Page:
Unique Advantages of Directed-Energy Weapons. During the past two decades, directed-energy projects have advanced considerably in areas such as power, beam-control, and pointing and tracking techniques. This progress accounts for the U.S. government's growing interest in directed-energy technology. The unique features and advantages of DEWs may arguably revolutionize concepts of military operations, as well as greatly influence civilian protection.
Countries with sophisticated technology, such as the United States and India, should enter into a serious dialogue to determine what a future homeland security technology development regime might look like. Among other things, such a dialogue would require: (1) a technology clearinghouse so that the partners know which technologies are available for transfer; (2) a method of setting standards so that technologies are understandable; (3) interoperable and transferable means for industry-to-industry dialogue; (4) predictable export-control requirements; and (5) acquisition mechanisms, such as joint development programs, licensing agreements, and something comparable to the Foreign Military Sales program.
Although directed-energy weapons have been on the horizon for many years, never has their potential been so essential to homeland security. The United States needs to put the resources behind this promising technology now so that it can better protect its critical infrastructure in the near future.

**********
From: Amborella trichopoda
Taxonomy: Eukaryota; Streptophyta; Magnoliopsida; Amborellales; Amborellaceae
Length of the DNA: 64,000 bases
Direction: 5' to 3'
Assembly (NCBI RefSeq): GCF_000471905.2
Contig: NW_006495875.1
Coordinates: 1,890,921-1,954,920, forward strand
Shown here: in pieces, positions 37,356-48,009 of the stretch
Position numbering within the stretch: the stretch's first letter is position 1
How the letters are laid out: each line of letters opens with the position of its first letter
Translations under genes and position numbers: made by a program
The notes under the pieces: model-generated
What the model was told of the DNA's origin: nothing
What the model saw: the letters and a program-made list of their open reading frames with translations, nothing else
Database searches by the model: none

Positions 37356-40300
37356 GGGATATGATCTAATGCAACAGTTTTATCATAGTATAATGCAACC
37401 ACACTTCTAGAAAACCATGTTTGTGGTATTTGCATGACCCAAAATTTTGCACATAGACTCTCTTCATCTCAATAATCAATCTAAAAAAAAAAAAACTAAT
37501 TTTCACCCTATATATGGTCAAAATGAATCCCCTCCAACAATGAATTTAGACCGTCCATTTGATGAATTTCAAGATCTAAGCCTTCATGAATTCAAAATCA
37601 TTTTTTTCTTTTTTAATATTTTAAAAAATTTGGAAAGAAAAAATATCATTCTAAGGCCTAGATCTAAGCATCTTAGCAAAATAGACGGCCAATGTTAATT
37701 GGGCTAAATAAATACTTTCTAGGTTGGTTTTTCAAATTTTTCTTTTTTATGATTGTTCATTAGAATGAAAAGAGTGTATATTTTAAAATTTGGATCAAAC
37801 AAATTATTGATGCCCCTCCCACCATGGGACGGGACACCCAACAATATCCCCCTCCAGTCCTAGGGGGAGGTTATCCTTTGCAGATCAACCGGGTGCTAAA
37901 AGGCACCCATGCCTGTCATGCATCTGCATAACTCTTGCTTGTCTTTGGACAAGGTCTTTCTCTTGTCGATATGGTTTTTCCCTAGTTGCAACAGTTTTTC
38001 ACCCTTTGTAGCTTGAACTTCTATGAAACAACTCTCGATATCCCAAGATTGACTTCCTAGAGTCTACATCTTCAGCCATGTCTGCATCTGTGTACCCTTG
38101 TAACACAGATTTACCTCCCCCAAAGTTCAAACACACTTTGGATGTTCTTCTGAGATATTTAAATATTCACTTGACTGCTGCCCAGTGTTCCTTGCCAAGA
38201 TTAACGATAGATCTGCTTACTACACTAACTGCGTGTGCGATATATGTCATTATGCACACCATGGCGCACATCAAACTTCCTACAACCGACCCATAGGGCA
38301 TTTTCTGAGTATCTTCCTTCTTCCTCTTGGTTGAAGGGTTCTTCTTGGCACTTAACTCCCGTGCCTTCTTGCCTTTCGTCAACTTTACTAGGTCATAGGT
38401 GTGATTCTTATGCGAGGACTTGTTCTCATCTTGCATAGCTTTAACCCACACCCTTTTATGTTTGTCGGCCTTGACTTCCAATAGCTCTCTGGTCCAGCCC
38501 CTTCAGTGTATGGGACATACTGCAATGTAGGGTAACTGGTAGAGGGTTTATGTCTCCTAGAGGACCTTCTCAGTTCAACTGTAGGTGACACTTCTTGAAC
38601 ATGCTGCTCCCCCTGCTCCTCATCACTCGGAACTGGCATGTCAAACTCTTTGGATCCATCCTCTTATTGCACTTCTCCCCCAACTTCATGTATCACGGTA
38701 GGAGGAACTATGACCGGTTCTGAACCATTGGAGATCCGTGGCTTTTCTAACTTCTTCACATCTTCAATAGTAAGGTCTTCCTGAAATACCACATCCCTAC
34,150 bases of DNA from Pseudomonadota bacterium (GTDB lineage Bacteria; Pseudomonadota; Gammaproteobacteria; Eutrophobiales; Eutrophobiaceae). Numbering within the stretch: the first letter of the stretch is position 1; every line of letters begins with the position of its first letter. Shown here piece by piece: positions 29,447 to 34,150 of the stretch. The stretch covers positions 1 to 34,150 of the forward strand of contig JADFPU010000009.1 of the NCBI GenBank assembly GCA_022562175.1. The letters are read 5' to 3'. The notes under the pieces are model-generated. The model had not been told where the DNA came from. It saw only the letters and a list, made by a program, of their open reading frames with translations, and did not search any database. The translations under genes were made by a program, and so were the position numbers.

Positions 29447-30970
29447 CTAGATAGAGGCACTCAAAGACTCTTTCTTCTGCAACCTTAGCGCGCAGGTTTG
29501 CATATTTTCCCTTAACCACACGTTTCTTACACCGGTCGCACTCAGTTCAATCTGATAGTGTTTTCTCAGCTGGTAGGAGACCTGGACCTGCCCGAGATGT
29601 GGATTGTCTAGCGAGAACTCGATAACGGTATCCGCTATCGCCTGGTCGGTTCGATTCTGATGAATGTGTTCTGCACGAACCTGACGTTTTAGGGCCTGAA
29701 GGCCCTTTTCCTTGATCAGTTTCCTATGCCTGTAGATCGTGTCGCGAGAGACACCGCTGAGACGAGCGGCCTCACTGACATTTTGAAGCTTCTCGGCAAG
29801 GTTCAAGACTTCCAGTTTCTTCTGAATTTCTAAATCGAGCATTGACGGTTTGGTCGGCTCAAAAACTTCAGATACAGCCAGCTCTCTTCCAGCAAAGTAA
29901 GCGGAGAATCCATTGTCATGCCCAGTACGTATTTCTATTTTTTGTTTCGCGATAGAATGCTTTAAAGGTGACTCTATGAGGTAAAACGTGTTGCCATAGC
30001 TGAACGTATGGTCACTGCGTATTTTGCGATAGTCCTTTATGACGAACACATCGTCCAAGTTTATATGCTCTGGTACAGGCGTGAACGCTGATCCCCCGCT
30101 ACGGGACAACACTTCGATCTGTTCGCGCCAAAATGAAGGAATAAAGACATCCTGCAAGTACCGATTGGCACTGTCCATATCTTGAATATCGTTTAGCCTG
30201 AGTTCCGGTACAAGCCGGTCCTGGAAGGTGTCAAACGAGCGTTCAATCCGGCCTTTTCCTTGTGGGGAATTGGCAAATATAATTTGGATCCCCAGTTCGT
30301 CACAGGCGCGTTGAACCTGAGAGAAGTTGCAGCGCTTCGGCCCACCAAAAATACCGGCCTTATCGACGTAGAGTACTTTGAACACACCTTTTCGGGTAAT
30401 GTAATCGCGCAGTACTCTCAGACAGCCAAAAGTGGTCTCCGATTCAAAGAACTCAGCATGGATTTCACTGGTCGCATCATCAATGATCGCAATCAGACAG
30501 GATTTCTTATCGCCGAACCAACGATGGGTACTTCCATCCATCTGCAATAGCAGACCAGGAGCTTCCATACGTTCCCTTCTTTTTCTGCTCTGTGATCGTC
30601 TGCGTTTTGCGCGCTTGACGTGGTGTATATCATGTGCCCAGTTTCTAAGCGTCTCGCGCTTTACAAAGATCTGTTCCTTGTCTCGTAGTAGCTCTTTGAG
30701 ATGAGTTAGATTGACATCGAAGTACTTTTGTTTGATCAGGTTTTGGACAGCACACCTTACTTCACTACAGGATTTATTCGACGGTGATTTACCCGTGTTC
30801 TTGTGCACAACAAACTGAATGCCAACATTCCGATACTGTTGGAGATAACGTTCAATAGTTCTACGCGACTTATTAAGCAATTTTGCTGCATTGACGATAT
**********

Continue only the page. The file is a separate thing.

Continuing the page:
Jack Spencer is Senior Policy Analyst for Defense and National Security and James Jay Carafano, Ph.D., is Senior Research Fellow for National Security and Homeland Security in the Kathryn and Shelby Cullom Davis Institute for International Studies at The Heritage Foundation.
1. As defined by Congress, critical infrastructure means "systems and assets, whether physical or virtual, so vital to the United States that the incapacity or destruction of such systems and assets would have a debilitating impact on security, national economic security, national public health or safety, or any combination of those matters." USA PATRIOT Act of 2001, 42 U.S.C. § 5195c(e).
2. For further reference on the threat of MANPAD, see James Jay Carafano, Ph.D., and Jack Spencer, "Facts About the Shoulder-Fired Missile Threat," Heritage Foundation Web Memo No. 328, August 14, 2003, at www.heritage.org/Research/ HomelandDefense/wm328.cfm.
4. Loren B. Thompson, Ph.D., "The Emerging Promise (and Danger) of Directed-Energy Weapons," Lexington Institute Capitol Hill Forum on Directed Energy, July 11, 2002, at www.lexingtoninstitute.org/defense/energyforum_thompson.htm (July 23, 2004).
6. Josef Schwartz, et al., "Tactical High Energy Laser," presented at the SPIE Proceedings on Laser and Beam Control Technologies, January 21, 2002, pp. 1-6. TRW developed a fixed-site THEL under an $89 million contact. In tests, the system has successfully shot down 25 rockets. It is, however, not currently capable of being deployed for operational use. The U.S. Army is developing a mobile version and has requested additional funding for the program. In February 2004, the Army's tactical laser project was formally transitioned into an acquisition program. The first prototype of the mobile laser is due to appear in 2008. See Loren B. Thompson, Ph.D., and Daniel Gouré Ph.D., "Directed Energy Weapons: Technologies, Applications, and Implications," Lexington Institute White Paper, February 2003, pp. 11-12 and 24-25, at www.lexingtoninstitute. org/defense/DirectEngery.pdf (July 23, 2004).